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Post-baccalaureate GIS certificate program will start up this fall

  • More than mapping:
    More than mapping:  Shannon White is the GIS certificate coordinator at William & Mary’s Center for Geospatial Analysis. She will preside over a new program offering instruction leading to a Certificate in Geographic Information Science. Classes begin this fall.  Photo by Stephen Salpukas
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Classes in William & Mary’s new certificate program in geospatial sciences will begin in the fall.

“It’s actually a certificate in Geographic Information Science, to be very specific,” said GIS Certificate Coordinator Shannon White. She added that the university’s Center for Geospatial Analysis will soon begin enrolling students in the 15-credit hour post-baccalaureate program.

The Certificate in Geographic Information Science was funded with seed money from Provost Michael Halleran’s Creative Adaptation Fund. The program recently received final approval from the State Council of Higher Education for Virginia (SCHEV).

White said students can enroll in the program part time or full time; full-time students should be able to complete the program in a year.

“It’s intended for a student who isn’t quite ready to go into graduate school or who maybe only took one GIS course because of their very packed undergraduate schedule,” White explained. “It also will be beneficial for a professional who has come across GIS as part of their job and they want to increase their knowledge.”

She said that the slate of courses leading to the certificate will deliver knowledge and skills using the latest relevant technology. The courses will cover geovisualization, cartographic design, remote sensing — acquisition of data by tools ranging from satellite to LIDAR— as well as deep dives into data analysis related to GIS, GPS, LiDAR and drone technology. As GIS tools have become more and more widespread and in demand by employers, the program also will address how the technical skills and knowledge are used in multidisciplinary contexts.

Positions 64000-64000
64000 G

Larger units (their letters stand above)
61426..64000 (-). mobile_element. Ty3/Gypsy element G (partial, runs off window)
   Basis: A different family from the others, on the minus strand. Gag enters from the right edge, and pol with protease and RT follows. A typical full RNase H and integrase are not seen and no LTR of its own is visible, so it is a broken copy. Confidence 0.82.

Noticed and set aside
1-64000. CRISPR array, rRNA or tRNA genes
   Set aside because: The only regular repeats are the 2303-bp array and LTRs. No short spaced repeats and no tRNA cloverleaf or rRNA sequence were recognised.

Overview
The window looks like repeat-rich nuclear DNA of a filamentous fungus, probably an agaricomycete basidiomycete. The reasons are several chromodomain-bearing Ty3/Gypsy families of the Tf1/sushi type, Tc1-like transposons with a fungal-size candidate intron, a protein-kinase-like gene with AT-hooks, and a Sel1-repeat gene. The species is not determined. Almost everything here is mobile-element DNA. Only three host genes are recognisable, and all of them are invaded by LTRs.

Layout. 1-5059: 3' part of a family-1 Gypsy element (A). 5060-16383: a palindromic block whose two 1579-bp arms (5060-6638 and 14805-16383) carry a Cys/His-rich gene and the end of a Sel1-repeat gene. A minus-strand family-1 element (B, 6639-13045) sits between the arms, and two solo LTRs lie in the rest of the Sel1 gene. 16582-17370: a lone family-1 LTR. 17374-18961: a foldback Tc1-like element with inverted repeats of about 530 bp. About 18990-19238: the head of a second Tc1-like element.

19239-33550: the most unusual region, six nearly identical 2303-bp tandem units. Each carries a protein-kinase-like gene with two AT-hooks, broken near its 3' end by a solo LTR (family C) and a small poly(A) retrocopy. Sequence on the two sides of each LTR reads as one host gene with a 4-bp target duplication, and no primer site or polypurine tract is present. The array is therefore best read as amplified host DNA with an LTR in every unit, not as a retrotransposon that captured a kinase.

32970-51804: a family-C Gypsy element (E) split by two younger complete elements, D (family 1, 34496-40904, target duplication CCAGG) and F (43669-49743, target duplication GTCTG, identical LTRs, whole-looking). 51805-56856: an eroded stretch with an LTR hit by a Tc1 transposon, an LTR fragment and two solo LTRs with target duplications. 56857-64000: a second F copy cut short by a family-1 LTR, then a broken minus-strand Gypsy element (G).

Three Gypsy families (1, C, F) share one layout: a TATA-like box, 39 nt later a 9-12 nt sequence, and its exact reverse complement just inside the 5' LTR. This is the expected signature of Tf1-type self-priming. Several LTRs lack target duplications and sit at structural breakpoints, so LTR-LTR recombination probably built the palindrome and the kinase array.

“Anyone who is interested in how space and place impact their work should think about this program,” White said. “The technology is a toolset that allows you to examine complex questions about the relationship of space and place.

“GIS is used in most every industry and profession,” White said. “So, if you’re coming from an urban-planning perspective, you’re looking at where the next building or the next commercial area should go. If you’re coming from a conservation perspective, you are looking at how to protect wildlife. How do we protect a species of plants?”

Members of the William & Mary community have been learning how to use the visualization of spatial data to do those things — and many others — for more than a decade. The Center for Geospatial Analysis was established as an interdisciplinary unit in 2008. The CGA has been offering formal courses to the university’s students and advising and collaborating with faculty from the humanities and social sciences as well as the natural and computational sciences.

Robert Rose, the director of the CGA, noted that the center has engaged in a number of community-based initiatives. One such collaboration was providing the interactive maps for FeedVa, showing levels of food insecurity in counties and municipalities throughout Virginia. The certificate program, based on the William & Mary campus, is the logical next step for the center.

“Most people think of GIS as just mapping,” White said. “But it’s much deeper than that. It gets into analysis and being able to answer questions and solve problems with the technology.”

She added that the certificate program could also be useful for experienced users who need to keep up with the ever-evolving state of the GIS art and science.

“The technology changes. Programming languages change,” White said. “Often, professionals want to earn certificates because it helps them increase their knowledge and they find that although they’ve been doing something every day, they can discover there is a new, more efficient way of doing it.”

She added that the CGA will begin workshops this summer designed to introduce GIS-savvy faculty to the newest software. Similar workshops will then be offered to area GIS professionals.

“They can come in and do a one-day introduction to the new ArcGIS Pro,” White explained. “A lot of people find it difficult to learn new software — they may not have time to do that on their own with people walking in and out of their offices all the time.”

Classes for the certificate program will be taught in the CGA’s lab on the second floor of Swem Library. A number of people have expressed interest in the program and White said many of them have asked if certificate classes will be offered on line.

“We want to make sure that we have a really solid set of courses that meet the needs of the students before we move it to an online environment, because it’s a highly technical space to be in,” she said.